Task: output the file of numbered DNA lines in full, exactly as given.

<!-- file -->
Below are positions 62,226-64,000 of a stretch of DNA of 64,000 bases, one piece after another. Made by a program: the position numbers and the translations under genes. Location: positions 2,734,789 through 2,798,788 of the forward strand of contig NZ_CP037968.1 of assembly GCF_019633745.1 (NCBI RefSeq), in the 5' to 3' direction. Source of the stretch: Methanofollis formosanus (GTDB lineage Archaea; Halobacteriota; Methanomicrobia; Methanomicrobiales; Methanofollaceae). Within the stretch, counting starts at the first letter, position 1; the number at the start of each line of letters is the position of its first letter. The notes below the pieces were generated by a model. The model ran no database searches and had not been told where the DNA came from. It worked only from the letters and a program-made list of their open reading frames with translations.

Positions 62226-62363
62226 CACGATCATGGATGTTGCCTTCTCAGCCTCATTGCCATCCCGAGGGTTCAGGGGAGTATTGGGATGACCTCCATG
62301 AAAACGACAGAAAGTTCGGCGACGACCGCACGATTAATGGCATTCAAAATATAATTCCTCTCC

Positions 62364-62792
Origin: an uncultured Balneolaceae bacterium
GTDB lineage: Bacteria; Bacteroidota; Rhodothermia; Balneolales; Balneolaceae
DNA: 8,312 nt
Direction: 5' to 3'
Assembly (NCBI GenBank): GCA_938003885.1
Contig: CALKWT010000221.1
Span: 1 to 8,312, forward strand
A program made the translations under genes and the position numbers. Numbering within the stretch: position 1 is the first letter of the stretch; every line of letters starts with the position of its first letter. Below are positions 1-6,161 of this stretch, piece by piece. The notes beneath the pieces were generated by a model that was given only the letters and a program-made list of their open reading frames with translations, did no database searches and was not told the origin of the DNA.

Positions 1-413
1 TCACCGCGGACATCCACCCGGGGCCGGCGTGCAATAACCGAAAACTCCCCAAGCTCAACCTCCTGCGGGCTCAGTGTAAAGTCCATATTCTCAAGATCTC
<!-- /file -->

Below are positions 62,226-64,000 of a stretch of DNA of 64,000 bases, one piece after another. Made by a program: the position numbers and the translations under genes. Location: positions 2,734,789 through 2,798,788 of the forward strand of contig NZ_CP037968.1 of assembly GCF_019633745.1 (NCBI RefSeq), in the 5' to 3' direction. Source of the stretch: Methanofollis formosanus (GTDB lineage Archaea; Halobacteriota; Methanomicrobia; Methanomicrobiales; Methanofollaceae). Within the stretch, counting starts at the first letter, position 1; the number at the start of each line of letters is the position of its first letter. The notes below the pieces were generated by a model. The model ran no database searches and had not been told where the DNA came from. It worked only from the letters and a program-made list of their open reading frames with translations.

Positions 62226-62363
62226 CACGATCATGGATGTTGCCTTCTCAGCCTCATTGCCATCCCGAGGGTTCAGGGGAGTATTGGGATGACCTCCATG
62301 AAAACGACAGAAAGTTCGGCGACGACCGCACGATTAATGGCATTCAAAATATAATTCCTCTCC

Positions 62364-62792
Origin: an uncultured Balneolaceae bacterium
GTDB lineage: Bacteria; Bacteroidota; Rhodothermia; Balneolales; Balneolaceae
DNA: 8,312 nt
Direction: 5' to 3'
Assembly (NCBI GenBank): GCA_938003885.1
Contig: CALKWT010000221.1
Span: 1 to 8,312, forward strand
A program made the translations under genes and the position numbers. Numbering within the stretch: position 1 is the first letter of the stretch; every line of letters starts with the position of its first letter. Below are positions 1-6,161 of this stretch, piece by piece. The notes beneath the pieces were generated by a model that was given only the letters and a program-made list of their open reading frames with translations, did no database searches and was not told the origin of the DNA.

Positions 1-413
1 TCACCGCGGACATCCACCCGGGGCCGGCGTGCAATAACCGAAAACTCCCCAAGCTCAACCTCCTGCGGGCTCAGTGTAAAGTCCATATTCTCAAGATCTC